What started as a small training institution offering basic computer literacy courses in Tanzania 16 years ago has grown to become a multinational offering a wide variety of services across 23 countries globally. Now headquartered in Nairobi, Techno Brain builds software solutions for governments, NGOs and private companies. It continues to offer training in addition to business process outsourcing (BPO) services.
When he was tapped to start the company Manoj Shanker had just quit his job in India. The company where he worked had been taken over and he was concerned about “uncertainties” that lay ahead. And although he was offered another position in Singapore he could not get a work permit.
“A severe economic crisis” was then sweeping parts of Asia, and some countries froze work permits for foreigners to protect local jobs.
“I had to choose between looking for a job in India or to do something dramatic like going to Tanzania. I did not know much about Tanzania other than that it was in Africa where there is good wildlife. I came with a very suspicious mindset, but I wanted to do something different. I was also motivated because I am big fan of wildlife,” he recalls.
After 16 years living and working in East Africa, Shanker now considers the region his home, noting he does not “connect as much with India” anymore. “I have tasted success here,” he explains.
Shanker describes how he came to Africa as a “pleasant accident”. One of the things he noticed when he started working in Tanzania were the gaps in the technology industry. There were few homegrown companies and most jobs went to foreign companies which quoted highly inflated prices. But it is the potential of the youth he trained that was the “biggest game changer”.
“I started realising that young Africans are very smart. That was my biggest game changer because to build a great technology company you need people. Those we were training were quick to grasp things and they were ambitious.”
Techno Brain has built numerous IT solutions, and software currently contributes to about 90% of its annual turnover. In 2008 the company started offering BPO services which Shanker says are increasingly in demand as firms such as big banks and telecommunication operators seek high-level customer service.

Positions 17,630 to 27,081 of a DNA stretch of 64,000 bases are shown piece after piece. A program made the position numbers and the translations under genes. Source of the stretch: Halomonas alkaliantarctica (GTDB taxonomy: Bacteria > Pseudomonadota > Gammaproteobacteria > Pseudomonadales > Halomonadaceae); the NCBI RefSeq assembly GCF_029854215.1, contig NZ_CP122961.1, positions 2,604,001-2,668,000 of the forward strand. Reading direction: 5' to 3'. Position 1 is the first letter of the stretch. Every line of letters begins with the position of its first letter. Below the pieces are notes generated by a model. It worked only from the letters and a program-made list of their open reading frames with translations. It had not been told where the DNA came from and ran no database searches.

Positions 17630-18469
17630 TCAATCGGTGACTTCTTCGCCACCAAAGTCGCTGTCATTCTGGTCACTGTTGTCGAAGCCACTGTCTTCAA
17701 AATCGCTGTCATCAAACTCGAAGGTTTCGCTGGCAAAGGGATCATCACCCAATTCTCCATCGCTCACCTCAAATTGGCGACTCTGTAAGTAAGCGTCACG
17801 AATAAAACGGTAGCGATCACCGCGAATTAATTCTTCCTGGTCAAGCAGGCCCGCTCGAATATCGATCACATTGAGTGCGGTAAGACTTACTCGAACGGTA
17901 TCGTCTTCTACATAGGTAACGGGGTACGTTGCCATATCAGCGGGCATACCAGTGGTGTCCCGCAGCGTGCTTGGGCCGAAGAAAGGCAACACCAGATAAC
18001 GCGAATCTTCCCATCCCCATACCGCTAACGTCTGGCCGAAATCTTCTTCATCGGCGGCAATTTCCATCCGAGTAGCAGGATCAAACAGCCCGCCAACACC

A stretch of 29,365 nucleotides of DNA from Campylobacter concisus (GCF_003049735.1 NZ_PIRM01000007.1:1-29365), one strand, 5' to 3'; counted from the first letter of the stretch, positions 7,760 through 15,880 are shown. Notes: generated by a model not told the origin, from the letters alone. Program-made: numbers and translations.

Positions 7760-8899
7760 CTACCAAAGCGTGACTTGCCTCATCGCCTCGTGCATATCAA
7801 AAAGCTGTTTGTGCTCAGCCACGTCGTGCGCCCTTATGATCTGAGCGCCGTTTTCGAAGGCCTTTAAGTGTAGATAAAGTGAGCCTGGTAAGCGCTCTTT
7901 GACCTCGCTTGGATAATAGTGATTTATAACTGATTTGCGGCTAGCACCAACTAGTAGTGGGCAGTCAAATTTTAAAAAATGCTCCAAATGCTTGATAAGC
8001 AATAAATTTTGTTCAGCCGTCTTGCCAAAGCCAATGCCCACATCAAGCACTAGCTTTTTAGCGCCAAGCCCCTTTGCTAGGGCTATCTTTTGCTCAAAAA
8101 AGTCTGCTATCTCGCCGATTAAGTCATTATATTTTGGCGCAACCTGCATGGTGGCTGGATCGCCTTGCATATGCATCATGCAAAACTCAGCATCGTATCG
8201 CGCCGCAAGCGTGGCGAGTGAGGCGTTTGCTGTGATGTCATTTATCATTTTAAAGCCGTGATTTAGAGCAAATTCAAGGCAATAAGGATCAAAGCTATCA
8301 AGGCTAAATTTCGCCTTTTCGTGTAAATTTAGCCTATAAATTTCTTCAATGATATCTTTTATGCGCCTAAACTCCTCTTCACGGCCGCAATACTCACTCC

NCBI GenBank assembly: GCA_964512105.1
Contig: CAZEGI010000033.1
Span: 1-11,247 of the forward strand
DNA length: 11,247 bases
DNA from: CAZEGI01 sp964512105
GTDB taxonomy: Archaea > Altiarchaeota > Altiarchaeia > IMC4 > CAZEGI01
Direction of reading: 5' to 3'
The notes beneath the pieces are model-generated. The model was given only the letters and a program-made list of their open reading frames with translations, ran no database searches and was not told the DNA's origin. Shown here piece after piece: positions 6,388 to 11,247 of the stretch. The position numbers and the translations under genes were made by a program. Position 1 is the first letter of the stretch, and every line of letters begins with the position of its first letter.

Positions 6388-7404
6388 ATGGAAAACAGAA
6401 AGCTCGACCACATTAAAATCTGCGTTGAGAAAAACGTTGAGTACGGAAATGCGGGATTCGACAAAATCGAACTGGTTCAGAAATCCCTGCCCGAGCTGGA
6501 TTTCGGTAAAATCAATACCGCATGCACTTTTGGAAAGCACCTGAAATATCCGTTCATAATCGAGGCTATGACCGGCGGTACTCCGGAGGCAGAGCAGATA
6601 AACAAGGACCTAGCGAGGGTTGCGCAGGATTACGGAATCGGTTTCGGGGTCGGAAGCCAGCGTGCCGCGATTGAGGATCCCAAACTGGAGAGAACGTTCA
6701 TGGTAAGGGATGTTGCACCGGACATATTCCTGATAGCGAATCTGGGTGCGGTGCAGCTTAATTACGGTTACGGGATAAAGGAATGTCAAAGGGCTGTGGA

But he and his team are not done just yet. Over the next decade, the group intends to expand its product portfolio and have a presence in 70% to 80% of Africa. Currently, Techno Brain is in 19 African countries and was recently named one of the 50 fastest-growing technology companies on the continent by professional services firm Deloitte.
Playing field not level
Despite the success it has achieved, Shanker says the growth could have been more than double were it not for the unlevel playing field. He laments that in many African countries contracts still go to foreign companies even though local companies have the capacity and are fairly priced.
“Even today a lot of big business goes to ‘briefcase companies’ that do not exist” and the procurement processes need to be more transparent.
“If you asked me what is the biggest risk to our business I would say corruption. Out of every 100 tenders which we bid for, we lose 96. The 4% that we win are complex, difficult projects where we compete against big players across the world, and most times the projects are funded by development agencies so there is a certain amount of scrutiny and transparency.
“But I should stress that not all government agencies are corrupt,” he says.
No ‘magic wand’
The company has also faced challenges in geographical expansion. He notes there is no “magic wand” that assures one of success in a new foreign market, but wherever it ventures to, Techno Brain takes a long-term approach.
“What we have is staying power. We are very resilient. Even now when South Sudan is going through a crisis we still have an office and a team of four there. Ultimately when things become okay the government and customers see that you were there and that you stood with them.
“If we went into countries with a short-term outlook, with thoughts of leaving when facing the slightest challenge, we would not have grown this big,” he concludes.